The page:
The European Union reached a preliminary deal that would limit how the advanced ChatGPT model could operate, in what’s seen as a key part of the world’s first comprehensive artificial intelligence regulation.
All developers of general purpose AI systems – powerful models that have a wide range of possible uses – must meet basic transparency requirements, unless they’re provided free and open-source, according to an EU document seen by Bloomberg.
- Having an acceptable-use policy
- Keeping up-to-date information on how they trained their models
- Reporting a detailed summary of the data used to train their models
- Having a policy to respect copyright law
Models deemed to pose a “systemic risk” would be subject to additional rules, according to the document. The EU would determine that risk based on the amount of computing power used to train the model. The threshold is set at those models that use more than 10 trillion trillion (or septillion) operations per second.
Currently, the only model that would automatically meet this threshold is OpenAI’s GPT-4, according to experts. The EU’s executive arm can designate others depending on the size of the data set, whether they have at least 10,000 registered business users in the EU, or the number of registered end-users, among other possible metrics.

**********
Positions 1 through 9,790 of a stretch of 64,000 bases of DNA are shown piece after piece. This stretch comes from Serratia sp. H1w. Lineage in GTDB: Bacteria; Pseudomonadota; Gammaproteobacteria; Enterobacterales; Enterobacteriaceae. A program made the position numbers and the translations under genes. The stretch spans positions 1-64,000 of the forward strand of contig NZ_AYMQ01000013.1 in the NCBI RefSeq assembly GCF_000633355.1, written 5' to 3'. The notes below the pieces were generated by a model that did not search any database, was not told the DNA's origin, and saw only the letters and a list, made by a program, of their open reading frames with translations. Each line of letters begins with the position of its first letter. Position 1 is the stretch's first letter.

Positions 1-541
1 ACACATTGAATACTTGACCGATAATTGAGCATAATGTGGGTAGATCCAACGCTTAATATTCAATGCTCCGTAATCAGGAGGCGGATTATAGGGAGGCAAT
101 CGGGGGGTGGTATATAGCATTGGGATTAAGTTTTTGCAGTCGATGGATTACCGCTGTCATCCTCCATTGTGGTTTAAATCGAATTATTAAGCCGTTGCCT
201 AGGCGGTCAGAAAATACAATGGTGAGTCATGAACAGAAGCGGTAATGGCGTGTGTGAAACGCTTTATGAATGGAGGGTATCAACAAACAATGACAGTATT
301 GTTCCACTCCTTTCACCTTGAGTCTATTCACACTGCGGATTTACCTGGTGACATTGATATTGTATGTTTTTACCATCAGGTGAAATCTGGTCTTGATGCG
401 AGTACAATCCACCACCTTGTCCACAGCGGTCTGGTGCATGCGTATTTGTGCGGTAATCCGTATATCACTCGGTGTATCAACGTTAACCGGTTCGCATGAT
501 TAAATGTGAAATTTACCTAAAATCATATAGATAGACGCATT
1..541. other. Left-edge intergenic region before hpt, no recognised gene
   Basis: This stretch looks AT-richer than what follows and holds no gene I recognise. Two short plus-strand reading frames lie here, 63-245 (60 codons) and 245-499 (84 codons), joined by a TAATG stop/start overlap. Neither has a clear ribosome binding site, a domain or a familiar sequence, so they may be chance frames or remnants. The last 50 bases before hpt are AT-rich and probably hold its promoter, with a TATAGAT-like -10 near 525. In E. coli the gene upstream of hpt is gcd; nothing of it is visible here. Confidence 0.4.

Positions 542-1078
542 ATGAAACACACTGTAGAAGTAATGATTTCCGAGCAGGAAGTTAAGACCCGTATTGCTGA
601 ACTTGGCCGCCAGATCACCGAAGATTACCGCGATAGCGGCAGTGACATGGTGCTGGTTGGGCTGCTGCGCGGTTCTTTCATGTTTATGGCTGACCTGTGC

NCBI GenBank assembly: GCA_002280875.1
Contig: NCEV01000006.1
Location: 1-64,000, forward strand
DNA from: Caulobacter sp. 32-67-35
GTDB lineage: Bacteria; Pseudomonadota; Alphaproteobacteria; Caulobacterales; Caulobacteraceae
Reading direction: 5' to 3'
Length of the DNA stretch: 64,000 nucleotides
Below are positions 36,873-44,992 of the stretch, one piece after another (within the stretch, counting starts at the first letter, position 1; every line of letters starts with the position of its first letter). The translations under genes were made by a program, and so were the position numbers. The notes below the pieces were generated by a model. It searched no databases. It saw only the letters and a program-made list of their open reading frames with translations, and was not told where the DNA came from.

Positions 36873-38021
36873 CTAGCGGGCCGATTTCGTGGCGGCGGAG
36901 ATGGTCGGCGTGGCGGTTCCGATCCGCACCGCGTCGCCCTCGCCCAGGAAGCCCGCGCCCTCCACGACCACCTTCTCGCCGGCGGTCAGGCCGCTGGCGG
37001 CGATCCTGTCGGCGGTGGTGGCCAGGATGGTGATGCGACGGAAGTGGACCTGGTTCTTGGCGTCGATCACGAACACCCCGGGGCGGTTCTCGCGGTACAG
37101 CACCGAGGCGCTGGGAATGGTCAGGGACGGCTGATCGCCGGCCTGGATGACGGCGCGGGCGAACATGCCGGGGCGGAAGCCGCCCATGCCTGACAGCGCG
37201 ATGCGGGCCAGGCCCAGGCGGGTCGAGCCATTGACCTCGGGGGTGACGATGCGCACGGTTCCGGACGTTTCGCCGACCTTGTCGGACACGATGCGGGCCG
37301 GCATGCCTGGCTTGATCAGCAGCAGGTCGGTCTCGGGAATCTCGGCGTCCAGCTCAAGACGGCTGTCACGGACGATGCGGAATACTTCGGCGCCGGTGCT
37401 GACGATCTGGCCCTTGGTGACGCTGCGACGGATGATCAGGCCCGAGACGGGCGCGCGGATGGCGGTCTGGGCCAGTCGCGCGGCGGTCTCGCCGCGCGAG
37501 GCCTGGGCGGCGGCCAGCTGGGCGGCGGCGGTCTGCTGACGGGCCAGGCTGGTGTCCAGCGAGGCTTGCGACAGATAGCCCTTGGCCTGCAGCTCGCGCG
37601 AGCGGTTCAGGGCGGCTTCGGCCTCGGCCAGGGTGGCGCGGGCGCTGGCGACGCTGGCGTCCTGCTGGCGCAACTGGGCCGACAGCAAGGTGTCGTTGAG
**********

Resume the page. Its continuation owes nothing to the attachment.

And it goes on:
These highly capable models should sign on to a code of conduct while the European Commission works out more harmonized and longstanding controls. Those that don’t sign will have to prove to the commission that they’re complying with the AI Act. The exemption for open-source models doesn’t apply to those deemed to pose a systemic risk.
These models would also have to:
- Report their energy consumption
- Perform red-teaming, or adversarial tests, either internally or externally
- Assess and mitigate possible systemic risks, and report any incidents
- Ensure they’re using adequate cybersecurity controls
- Report the information used to fine-tune the model, and their system architecture
- Conform to more energy efficient standards if they’re developed
The tentative deal still needs to be approved by the European Parliament and the EU’s 27 member states. France and Germany have previously voiced concerns about applying too much regulation to general-purpose AI models and risk killing off European competitors like France’s Mistral AI or Germany’s Aleph Alpha.
For now, Mistral will likely not need to meet the general purpose AI controls because the company is still in the research and development phase, Spain’s secretary of state Carme Artigas said early Saturday.